CFTC chair: regulators are ‘four years behind’ on blockchain tech

CFTC chair: regulators are ‘four years behind’ on blockchain tech

Giancarlo wants the Congress to make it easier for the CFTC to participate in blockchain testing programs.

At the Congressional hearing yesterday, U.S. Commodity Futures Trading Commission (CFTC) chairman Christopher Giancarlo urged regulators to take blockchain technology seriously.

“LabCFTC is our front door into these new regulatory fintech developments in the marketplace, and it’s so important to us to be able to understand these innovations that are coming down the pike so fast,” he insisted.

“I’ve been approached and our staff’s been approached even more by some of the most interesting innovations taking place. They call these proofs of concept or beta tests of some of the new technologies especially in the area of blockchain…”

Giancarlo said that the CFTC has received some invites to participate in some proof of concepts where they can watch what is going on, but could not do so as it could potentially qualify as a gift—which they are prohibited from accepting. He explained that he considered engaging in a more formal, legally accepted manner but then the bureaucracies involved will result in them getting left behind again. It would require the normal curation and bidding process, which would mean by the time final approvals are secured, the projects they want to take part in would have taken off without them.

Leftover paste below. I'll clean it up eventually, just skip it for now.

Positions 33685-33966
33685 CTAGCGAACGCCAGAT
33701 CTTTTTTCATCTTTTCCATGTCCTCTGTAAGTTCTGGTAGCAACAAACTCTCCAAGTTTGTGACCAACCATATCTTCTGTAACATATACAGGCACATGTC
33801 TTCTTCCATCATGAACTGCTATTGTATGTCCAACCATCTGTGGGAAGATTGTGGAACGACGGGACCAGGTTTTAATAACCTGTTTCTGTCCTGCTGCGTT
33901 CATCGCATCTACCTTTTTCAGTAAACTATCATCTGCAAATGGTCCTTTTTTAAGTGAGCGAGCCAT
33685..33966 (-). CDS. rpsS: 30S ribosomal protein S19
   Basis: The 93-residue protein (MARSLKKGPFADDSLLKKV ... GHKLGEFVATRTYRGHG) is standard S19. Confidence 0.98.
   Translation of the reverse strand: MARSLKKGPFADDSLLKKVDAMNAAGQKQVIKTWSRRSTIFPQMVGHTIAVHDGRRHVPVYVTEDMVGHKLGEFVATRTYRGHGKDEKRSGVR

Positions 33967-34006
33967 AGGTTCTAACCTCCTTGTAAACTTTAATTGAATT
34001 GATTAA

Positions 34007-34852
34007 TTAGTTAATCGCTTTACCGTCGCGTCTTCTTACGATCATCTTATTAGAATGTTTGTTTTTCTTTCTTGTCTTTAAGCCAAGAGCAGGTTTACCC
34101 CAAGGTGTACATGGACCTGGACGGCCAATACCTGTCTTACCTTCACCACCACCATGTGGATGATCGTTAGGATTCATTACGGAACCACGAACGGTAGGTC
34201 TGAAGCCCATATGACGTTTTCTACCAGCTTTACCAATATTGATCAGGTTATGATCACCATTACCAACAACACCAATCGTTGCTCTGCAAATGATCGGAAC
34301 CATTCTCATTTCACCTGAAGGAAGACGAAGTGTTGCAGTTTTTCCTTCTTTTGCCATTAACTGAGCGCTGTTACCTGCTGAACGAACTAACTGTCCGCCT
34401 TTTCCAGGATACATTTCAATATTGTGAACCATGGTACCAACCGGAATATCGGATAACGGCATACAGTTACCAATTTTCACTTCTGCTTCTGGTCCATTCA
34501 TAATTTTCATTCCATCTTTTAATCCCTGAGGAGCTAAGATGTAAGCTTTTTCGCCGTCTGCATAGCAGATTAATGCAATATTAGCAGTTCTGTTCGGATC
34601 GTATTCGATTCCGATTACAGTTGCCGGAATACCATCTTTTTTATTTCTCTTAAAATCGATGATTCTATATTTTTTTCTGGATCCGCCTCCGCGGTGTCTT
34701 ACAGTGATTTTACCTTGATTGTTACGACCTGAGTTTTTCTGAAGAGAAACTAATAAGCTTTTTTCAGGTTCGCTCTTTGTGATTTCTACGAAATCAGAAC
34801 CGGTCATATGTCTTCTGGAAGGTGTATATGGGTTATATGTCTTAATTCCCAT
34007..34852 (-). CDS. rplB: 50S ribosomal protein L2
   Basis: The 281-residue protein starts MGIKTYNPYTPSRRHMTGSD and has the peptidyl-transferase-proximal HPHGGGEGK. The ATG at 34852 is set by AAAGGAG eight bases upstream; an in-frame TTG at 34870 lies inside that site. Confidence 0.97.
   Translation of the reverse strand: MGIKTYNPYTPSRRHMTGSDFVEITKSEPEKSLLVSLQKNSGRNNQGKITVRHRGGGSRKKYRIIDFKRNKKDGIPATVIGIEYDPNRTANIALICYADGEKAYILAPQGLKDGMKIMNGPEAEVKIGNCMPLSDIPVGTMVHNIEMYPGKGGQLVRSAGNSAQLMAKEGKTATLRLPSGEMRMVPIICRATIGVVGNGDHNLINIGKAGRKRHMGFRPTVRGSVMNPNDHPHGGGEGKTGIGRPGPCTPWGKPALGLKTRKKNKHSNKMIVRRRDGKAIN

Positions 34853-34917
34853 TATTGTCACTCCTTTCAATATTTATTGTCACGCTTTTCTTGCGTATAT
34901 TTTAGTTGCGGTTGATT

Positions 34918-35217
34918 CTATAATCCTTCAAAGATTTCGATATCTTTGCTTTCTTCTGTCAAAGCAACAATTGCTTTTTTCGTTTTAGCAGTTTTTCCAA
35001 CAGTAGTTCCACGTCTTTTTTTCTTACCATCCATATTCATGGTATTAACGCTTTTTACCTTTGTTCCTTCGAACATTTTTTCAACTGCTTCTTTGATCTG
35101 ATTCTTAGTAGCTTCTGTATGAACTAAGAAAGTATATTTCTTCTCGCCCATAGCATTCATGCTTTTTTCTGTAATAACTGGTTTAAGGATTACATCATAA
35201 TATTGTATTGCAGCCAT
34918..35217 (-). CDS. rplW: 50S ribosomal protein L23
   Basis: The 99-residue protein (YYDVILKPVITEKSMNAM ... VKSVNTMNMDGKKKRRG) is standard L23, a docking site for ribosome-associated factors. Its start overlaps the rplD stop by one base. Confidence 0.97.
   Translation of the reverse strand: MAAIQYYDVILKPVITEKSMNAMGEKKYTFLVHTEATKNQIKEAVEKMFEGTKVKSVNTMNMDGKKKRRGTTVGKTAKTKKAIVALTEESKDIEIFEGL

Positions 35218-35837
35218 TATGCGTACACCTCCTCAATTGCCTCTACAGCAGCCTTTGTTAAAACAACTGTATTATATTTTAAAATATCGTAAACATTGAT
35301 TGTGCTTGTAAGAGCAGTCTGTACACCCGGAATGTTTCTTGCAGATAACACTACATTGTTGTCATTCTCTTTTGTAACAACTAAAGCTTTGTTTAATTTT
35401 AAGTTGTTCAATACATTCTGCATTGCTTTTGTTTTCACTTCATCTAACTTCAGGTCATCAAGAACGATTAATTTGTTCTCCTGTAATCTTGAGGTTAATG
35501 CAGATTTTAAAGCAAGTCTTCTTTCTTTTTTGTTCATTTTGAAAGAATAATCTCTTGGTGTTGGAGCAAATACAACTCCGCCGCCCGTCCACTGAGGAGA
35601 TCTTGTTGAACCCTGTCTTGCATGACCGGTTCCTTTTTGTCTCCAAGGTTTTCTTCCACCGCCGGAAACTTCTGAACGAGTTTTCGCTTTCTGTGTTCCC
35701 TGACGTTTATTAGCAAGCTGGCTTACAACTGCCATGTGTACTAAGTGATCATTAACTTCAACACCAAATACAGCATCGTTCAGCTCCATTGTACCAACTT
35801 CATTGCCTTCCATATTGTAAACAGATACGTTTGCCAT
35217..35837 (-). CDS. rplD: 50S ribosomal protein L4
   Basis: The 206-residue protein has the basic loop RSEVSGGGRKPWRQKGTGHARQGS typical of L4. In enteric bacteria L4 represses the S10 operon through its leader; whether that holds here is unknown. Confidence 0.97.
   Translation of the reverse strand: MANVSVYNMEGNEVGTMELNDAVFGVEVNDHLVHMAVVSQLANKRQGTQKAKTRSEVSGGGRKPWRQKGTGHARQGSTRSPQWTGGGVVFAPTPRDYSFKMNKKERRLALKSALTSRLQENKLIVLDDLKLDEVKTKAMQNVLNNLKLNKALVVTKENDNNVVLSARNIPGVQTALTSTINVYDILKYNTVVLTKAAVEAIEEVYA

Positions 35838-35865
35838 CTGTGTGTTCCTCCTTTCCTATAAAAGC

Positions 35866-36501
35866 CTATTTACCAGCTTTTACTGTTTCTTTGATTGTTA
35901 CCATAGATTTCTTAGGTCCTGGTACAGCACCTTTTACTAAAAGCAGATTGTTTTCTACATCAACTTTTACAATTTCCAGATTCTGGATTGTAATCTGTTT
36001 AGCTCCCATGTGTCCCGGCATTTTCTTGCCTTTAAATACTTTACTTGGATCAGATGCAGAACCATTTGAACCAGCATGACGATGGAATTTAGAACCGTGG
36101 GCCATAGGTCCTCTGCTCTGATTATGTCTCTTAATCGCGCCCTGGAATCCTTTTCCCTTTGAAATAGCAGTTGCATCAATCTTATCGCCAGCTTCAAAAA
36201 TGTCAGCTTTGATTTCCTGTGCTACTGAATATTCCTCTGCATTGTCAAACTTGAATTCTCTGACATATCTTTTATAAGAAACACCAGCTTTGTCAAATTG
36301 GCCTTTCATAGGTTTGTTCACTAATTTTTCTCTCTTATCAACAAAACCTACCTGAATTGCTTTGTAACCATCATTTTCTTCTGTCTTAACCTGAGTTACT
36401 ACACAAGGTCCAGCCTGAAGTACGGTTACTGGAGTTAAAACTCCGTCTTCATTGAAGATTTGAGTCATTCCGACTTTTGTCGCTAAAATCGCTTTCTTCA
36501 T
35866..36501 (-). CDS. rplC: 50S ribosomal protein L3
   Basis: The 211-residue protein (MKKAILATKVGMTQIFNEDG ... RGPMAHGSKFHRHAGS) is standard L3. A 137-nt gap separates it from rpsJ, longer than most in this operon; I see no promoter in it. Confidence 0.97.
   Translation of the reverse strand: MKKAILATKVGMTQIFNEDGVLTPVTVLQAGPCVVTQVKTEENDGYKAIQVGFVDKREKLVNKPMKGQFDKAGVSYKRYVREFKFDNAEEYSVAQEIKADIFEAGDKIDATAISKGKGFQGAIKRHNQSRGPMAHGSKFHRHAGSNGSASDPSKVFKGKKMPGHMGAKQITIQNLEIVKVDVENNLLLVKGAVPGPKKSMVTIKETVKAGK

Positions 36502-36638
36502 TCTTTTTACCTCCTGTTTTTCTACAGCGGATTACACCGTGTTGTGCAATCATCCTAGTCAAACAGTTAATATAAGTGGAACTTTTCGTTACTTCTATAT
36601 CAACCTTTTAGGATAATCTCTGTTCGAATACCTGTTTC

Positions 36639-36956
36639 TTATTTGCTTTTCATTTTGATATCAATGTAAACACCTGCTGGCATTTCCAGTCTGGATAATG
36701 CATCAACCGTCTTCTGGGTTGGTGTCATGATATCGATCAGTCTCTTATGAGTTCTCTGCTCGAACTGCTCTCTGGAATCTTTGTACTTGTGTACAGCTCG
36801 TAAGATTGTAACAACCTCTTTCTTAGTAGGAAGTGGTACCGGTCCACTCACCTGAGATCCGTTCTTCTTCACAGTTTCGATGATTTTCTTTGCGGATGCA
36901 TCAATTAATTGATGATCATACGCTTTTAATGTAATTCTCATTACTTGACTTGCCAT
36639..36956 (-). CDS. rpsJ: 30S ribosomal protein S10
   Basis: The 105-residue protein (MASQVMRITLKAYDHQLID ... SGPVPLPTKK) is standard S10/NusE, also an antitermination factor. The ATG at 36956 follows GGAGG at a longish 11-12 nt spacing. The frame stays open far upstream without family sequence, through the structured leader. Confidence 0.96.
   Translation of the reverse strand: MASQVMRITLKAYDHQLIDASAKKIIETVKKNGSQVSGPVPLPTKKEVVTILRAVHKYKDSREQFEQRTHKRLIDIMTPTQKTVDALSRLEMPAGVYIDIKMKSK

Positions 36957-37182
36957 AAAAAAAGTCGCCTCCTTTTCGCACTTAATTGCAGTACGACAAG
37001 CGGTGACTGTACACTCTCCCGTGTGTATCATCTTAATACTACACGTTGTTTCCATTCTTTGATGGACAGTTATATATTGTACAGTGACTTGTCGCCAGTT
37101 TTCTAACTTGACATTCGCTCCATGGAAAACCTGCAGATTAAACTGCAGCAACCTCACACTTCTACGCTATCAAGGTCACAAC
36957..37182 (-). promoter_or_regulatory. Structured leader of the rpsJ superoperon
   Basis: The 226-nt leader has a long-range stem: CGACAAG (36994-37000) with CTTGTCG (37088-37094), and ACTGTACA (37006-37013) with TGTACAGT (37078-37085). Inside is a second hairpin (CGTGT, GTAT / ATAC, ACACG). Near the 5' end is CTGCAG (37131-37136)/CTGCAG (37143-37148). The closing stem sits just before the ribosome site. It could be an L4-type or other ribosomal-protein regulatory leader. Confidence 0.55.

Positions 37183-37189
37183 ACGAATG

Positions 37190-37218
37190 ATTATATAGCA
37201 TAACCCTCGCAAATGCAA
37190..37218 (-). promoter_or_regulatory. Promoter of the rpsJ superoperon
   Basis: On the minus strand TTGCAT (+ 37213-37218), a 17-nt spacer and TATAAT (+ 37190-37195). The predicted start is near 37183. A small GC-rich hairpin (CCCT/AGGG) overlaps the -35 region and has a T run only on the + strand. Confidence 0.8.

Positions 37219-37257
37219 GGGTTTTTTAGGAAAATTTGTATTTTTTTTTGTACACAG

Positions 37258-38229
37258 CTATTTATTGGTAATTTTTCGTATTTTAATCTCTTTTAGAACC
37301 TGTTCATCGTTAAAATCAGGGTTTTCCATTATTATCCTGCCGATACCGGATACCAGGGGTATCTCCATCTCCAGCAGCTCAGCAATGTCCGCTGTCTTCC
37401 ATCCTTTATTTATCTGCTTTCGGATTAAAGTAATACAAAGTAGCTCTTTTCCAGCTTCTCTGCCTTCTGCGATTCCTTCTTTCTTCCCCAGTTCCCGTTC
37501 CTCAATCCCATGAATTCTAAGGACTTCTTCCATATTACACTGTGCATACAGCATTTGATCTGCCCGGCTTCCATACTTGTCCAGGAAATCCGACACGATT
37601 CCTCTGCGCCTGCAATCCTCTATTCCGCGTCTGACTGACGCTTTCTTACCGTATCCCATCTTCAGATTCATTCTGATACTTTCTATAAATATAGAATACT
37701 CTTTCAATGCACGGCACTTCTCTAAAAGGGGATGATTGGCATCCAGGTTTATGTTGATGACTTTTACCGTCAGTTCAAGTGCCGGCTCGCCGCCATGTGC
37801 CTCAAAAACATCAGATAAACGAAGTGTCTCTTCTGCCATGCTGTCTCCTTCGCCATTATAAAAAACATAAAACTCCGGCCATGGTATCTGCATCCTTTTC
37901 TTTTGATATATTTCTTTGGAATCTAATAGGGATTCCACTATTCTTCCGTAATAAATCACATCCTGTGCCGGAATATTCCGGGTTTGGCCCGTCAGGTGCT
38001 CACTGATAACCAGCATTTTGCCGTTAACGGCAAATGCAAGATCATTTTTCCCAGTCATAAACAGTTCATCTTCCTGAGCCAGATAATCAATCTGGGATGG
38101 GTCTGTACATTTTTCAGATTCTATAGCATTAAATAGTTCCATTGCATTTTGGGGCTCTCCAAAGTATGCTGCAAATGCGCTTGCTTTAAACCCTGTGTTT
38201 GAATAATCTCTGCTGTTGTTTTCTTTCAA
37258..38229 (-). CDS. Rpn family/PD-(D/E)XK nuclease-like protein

He appealed to the house to formalize a bill that would allow the CFTC to participate in blockchain programs more easily—without the need for payment.

“Let me tell you why it’s so important: because we’re falling behind,” Giancarlo said. Citing the Bank of England as an example, Giancarlo explained that the UK’s central bank has gotten a headstart in participating in, understanding, and “getting comfortable” with blockchain technology.

“They’ve had the last four years under what they call their ‘Project Innovate’ to participate in all these blockchain beta tests that we’ve not been able to participate in and they’ve been able to get comfortable with the technology and they’re now incorporating it. So, I feel like we’re four years behind.”

Watch the conversation below.

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